Think Again: Conservative Media, Liberal Nation
Oftentimes a kind of groupthink overcomes Washington reporters, leading them to focus on – indeed, obsess about – stories that matter only inside their encircled biosphere. Not only does this serve to obscure the real issues, but it leads other reporters to parrot the same misguided line, for fear of missing out on a hot angle.
We saw this illuminated most explicitly in the frantic post-election coverage last fall that proclaimed that Americans had voted to re-elect the president almost entirely on "values" issues. As with so many other dumbed-down media constructions, the sheer intellectual laziness of the media's lunging groupthink was here on full display. While it would be foolish to claim that that there isn't a core group of socially conservative Americans who vote with one hand placed firmly on their Bible, it's another thing entirely to promote this vocal minority into the stratosphere of the major voting blocs.
The history of this supposedly new group, as we eventually came to understand after a time, could be traced back to a single question in the Election Day exit poll. Question J asked: "Which ONE issue mattered most in deciding how you voted for president?" The answers ran as follows: Education, 4 percent; Taxes, 5 percent; Health Care, 8 percent; Iraq, 15 percent; Terrorism, 19 percent; Economy and Jobs, 20 percent; and the kicker, Moral Values, 22 percent. Sure, moral values had the highest ranking, but what was largely ignored was that 71 percent of respondents did not choose "Moral Values." What's more, the term was never given any definition. And finally, the percentage of voters giving this answer actually dropped between 2000 and 2004. Still, we heard from the likes of pundit Tucker Carlson (among many, many others) on CNN on the day following the election; he opened the Nov. 5 show with this categorical assessment: "Three days after the presidential election, it is clear that it was not the war on terror, but the issue of what we're calling moral values that drove President Bush and other Republicans to victory this week."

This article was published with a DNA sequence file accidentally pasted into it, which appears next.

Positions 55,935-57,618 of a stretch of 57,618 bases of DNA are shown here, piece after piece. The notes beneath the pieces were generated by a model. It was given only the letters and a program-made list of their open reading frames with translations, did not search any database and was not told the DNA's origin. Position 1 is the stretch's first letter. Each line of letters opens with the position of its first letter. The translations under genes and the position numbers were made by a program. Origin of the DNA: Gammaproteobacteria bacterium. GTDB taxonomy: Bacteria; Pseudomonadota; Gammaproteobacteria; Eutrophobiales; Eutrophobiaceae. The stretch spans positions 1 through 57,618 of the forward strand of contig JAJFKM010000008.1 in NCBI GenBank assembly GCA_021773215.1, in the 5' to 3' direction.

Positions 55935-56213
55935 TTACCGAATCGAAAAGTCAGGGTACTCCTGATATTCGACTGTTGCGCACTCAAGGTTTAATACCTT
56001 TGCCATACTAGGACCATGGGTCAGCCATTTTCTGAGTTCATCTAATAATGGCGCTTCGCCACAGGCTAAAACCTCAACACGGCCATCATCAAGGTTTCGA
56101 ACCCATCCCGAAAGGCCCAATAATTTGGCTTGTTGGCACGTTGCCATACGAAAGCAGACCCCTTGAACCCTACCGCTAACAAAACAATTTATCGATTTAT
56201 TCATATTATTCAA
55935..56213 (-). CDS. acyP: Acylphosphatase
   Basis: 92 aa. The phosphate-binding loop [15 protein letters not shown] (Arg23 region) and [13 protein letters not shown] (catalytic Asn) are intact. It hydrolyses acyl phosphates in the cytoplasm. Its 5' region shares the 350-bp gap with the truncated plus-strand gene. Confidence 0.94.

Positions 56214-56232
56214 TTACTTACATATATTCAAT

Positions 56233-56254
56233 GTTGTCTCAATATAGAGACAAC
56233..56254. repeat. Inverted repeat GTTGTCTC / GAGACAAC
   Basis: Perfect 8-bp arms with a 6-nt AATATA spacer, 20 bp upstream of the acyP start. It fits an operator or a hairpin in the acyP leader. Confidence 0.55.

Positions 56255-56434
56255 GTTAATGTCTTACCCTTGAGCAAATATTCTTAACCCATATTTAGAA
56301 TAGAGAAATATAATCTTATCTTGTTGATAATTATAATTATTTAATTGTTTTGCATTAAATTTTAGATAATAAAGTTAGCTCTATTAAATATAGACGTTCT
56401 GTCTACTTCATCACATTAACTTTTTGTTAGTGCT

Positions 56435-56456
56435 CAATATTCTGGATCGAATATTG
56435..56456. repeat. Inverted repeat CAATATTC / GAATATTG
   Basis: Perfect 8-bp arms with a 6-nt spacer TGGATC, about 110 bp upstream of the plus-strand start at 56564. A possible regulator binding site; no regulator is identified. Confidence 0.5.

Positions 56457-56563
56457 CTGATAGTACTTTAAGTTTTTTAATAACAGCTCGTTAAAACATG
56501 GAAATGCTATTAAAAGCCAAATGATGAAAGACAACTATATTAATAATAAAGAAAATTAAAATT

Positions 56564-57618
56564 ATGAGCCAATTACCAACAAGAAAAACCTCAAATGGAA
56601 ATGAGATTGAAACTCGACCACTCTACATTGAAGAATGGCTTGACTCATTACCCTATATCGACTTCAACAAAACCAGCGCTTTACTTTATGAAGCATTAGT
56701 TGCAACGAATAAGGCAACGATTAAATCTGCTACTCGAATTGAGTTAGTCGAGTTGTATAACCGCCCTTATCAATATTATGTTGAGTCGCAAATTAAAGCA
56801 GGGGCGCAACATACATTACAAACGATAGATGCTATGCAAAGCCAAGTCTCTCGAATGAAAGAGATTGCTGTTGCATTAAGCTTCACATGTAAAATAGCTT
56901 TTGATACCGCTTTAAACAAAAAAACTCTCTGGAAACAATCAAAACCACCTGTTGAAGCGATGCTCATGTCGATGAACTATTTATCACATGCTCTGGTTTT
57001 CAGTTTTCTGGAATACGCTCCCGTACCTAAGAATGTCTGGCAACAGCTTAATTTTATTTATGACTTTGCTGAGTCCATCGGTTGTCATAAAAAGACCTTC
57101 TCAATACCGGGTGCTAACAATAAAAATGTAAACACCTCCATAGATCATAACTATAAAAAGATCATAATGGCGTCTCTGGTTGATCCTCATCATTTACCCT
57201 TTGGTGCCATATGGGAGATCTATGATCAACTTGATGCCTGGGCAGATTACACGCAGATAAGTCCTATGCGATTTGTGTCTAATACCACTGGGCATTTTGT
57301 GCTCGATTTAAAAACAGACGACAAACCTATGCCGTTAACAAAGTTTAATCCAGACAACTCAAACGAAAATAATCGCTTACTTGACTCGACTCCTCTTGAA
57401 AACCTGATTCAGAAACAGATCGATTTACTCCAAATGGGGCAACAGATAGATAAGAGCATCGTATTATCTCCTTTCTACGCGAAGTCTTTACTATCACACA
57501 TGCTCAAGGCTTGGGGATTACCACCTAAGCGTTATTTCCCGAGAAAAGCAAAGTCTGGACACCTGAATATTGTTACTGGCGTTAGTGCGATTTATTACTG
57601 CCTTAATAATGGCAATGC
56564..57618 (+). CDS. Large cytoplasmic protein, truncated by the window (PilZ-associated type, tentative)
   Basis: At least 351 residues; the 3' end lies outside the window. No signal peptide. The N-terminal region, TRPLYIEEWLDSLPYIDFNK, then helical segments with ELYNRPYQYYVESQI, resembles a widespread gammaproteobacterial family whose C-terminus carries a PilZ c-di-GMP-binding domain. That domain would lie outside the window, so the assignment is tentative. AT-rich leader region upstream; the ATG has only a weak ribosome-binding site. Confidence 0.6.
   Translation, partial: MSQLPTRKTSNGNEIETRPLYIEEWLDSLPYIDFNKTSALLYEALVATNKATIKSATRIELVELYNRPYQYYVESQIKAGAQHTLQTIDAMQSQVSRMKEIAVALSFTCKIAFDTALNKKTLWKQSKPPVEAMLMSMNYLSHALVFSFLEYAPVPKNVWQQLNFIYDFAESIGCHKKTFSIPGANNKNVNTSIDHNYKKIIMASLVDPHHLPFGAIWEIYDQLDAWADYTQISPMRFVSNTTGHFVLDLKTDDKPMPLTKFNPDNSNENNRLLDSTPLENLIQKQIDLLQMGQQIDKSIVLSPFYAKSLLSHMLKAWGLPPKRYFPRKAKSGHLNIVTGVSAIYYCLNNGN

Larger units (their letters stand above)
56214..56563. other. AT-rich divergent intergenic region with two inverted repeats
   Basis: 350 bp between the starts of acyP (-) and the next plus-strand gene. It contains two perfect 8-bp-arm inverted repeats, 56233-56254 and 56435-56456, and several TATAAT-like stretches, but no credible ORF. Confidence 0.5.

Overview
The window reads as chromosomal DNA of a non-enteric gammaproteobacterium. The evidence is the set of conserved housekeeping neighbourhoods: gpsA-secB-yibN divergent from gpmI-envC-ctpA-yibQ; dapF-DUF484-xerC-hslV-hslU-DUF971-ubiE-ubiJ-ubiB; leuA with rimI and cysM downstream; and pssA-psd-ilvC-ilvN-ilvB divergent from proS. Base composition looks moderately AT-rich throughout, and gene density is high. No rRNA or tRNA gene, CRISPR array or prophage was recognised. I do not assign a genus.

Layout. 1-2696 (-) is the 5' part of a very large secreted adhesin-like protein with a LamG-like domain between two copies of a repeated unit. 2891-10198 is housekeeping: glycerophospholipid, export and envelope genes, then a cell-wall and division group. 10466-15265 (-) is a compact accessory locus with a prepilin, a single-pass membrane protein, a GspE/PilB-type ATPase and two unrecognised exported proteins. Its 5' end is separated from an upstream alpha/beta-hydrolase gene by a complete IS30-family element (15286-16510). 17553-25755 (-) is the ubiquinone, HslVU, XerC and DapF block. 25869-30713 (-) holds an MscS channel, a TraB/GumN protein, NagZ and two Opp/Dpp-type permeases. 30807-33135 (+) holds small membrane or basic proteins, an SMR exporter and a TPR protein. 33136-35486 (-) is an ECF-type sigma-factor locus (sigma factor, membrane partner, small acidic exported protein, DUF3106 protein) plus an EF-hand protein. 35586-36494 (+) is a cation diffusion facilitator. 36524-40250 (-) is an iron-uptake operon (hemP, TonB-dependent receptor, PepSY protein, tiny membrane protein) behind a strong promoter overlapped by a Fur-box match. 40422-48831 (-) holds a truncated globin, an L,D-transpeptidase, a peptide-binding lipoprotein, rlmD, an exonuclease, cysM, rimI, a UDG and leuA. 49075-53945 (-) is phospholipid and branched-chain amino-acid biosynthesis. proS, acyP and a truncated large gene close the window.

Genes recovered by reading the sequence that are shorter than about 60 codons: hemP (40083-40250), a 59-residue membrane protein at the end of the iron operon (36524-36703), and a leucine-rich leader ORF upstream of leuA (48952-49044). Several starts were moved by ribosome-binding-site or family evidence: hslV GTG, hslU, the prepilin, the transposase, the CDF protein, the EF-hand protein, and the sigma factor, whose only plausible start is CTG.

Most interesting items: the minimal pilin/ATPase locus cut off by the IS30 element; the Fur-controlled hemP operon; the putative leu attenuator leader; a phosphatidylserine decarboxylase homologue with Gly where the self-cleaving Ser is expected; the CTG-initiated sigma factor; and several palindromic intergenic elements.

A moment's thought to the issues would have yielded the insight that some of the responses, such as "education," or "taxes," addressed specific problems, while "moral values" offered a virtual continent of wiggle room for interested parties to add interpretation. For example, if we group "war issues" (Iraq and terrorism) together, we find that 34 percent of voters felt they were the most important issues facing the country, while economic issues (economy and jobs, taxes, health care) comes in at 33 percent. When looked at this way, moral values—whatever they are—come to a mere 22 percent.